Posted Dec 1, 2009 22:48 UTC (Tue) by paulj
In reply to: Delayed reaction
Parent article: Journal-guided RAID resync
My basic, potentially a bit wrong, understanding of ZFS is that:
a) It uses COW, and blocks are arranged in a Merkle tree. An updated block isn't properly part of the ZFS until its referencing meta-data block has been updated with its hash. This means that ultimately there is only block you absolutely must update atomically - the root "uber-block" (and even there, you can arrange to have redundant uber-blocks and you can arrange that old uber-block(s) remain valid until you're confident the uber-block is properly written out).
Even if hardware lies massively and re-arranges the writes and manages to lose/corrupt the child data block write, while still writing the parent, you'll at least be able to detect the inconsistency, generally.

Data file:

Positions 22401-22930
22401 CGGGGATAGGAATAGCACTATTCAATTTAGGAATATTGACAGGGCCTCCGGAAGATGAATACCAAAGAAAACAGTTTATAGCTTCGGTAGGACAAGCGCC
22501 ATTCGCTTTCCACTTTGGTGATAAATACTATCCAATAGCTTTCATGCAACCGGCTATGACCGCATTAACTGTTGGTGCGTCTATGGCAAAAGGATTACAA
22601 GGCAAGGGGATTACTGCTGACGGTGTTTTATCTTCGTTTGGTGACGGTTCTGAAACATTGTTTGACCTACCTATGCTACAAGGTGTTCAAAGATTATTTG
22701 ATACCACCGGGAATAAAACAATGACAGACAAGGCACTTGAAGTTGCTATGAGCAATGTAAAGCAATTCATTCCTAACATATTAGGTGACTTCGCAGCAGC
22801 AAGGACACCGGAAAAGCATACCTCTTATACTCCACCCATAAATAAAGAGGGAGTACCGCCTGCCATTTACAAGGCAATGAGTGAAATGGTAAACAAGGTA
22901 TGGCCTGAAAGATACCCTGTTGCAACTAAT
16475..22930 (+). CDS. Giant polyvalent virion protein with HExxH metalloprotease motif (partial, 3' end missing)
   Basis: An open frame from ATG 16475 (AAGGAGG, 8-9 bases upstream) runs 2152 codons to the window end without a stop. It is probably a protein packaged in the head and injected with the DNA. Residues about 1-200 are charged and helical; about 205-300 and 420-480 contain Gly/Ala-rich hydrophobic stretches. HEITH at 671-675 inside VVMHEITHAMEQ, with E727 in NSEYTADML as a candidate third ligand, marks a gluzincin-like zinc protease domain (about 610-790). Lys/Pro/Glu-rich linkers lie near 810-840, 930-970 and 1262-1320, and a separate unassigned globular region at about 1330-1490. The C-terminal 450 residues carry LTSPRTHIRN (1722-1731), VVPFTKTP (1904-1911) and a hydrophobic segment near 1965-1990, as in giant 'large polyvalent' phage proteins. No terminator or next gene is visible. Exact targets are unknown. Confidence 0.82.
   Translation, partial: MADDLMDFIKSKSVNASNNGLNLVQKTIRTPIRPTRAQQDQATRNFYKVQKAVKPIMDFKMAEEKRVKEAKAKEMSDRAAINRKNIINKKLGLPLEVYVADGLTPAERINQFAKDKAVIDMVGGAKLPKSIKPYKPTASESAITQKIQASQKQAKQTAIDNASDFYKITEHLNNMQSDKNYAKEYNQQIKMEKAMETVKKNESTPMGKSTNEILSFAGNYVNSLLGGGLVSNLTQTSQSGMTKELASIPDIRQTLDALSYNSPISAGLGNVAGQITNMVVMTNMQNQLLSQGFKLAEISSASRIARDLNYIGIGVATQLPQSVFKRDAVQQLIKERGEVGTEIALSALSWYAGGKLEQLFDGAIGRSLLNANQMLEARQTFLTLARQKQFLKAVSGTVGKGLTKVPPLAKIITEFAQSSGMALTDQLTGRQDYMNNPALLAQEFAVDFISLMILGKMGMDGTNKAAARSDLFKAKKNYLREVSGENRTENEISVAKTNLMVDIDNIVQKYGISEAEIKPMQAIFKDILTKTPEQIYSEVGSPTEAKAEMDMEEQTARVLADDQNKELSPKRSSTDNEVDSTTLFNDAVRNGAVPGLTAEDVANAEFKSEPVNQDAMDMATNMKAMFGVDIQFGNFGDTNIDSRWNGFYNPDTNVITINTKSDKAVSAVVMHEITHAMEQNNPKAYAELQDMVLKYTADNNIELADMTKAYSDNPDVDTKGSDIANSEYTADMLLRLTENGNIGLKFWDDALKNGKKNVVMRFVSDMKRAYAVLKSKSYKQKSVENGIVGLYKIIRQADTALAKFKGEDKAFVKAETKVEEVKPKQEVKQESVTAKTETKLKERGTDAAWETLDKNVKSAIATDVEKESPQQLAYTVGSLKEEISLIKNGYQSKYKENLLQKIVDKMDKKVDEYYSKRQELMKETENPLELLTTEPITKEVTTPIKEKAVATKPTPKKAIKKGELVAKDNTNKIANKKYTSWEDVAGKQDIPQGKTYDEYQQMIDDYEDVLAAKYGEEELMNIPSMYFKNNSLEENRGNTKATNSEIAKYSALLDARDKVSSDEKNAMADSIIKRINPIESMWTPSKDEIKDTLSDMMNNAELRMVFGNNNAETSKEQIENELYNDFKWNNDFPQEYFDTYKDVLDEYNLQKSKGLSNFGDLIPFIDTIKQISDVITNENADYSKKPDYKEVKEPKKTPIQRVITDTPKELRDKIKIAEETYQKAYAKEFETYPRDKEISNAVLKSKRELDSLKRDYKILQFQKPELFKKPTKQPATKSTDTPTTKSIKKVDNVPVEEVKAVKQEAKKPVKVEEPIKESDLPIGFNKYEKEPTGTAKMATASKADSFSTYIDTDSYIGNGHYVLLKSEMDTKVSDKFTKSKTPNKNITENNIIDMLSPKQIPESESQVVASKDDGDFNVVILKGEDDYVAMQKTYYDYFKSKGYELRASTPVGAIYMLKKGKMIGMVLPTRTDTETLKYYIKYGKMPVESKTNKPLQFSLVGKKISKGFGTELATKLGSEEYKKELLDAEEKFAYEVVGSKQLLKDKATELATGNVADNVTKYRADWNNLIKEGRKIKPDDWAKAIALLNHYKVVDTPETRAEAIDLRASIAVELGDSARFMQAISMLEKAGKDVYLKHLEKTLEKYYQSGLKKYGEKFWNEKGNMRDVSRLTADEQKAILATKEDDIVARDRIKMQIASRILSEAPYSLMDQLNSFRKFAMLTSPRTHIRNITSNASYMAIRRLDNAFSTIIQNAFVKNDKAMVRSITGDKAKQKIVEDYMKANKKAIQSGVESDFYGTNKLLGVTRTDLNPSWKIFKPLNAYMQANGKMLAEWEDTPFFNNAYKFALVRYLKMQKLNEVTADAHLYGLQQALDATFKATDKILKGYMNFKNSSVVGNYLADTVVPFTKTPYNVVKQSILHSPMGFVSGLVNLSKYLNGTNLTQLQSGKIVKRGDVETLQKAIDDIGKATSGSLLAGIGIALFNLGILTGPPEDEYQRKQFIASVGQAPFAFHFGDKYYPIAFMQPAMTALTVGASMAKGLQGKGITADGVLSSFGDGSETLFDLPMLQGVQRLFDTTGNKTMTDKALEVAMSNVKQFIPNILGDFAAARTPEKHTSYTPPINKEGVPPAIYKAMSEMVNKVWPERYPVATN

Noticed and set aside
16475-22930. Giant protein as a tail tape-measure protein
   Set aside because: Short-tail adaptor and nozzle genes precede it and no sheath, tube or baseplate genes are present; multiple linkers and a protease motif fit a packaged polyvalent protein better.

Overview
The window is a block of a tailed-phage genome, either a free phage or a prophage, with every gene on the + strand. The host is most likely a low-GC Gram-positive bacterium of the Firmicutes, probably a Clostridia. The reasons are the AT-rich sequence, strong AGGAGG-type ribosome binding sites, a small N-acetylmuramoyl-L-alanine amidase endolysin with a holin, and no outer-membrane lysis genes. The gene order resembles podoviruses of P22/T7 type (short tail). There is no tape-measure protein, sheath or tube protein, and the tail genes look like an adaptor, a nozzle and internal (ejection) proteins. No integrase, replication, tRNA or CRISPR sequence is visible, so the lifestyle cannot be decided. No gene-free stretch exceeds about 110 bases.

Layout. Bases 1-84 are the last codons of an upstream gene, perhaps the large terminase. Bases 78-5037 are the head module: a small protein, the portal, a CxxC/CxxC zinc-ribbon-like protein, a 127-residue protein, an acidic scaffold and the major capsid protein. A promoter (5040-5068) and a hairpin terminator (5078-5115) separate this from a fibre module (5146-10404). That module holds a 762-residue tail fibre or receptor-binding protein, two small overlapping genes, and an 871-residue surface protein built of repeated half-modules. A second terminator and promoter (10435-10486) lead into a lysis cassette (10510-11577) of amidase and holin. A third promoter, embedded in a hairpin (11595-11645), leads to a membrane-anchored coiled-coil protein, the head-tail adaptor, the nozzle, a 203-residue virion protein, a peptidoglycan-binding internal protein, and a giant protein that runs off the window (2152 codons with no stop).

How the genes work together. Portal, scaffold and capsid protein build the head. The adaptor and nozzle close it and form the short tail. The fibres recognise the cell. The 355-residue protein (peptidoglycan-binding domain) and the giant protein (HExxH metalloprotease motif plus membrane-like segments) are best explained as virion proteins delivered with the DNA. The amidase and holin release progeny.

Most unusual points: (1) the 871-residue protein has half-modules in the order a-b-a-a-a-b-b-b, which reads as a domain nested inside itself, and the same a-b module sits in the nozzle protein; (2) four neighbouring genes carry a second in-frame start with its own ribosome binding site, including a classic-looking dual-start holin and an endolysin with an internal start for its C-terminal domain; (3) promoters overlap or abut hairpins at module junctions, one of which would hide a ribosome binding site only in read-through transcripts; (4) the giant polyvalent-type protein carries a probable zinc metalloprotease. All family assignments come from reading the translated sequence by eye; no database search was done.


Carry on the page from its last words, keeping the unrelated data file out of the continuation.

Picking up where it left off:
b) Because ZFS integrates RAID and FS, it can do variable-sized stripes. So if you want to write data, there's no requirement to read-in other data in order to calculate parity. You only have to write the data.
Combine the 2 and you have avoided the RAID-5 "write hole" AND gained performance (presuming your data hash function is quite cheap relative to I/O - which tends to be true on any half-recent hardware). See Jeff Bonwick's RAID-Z blog entry.
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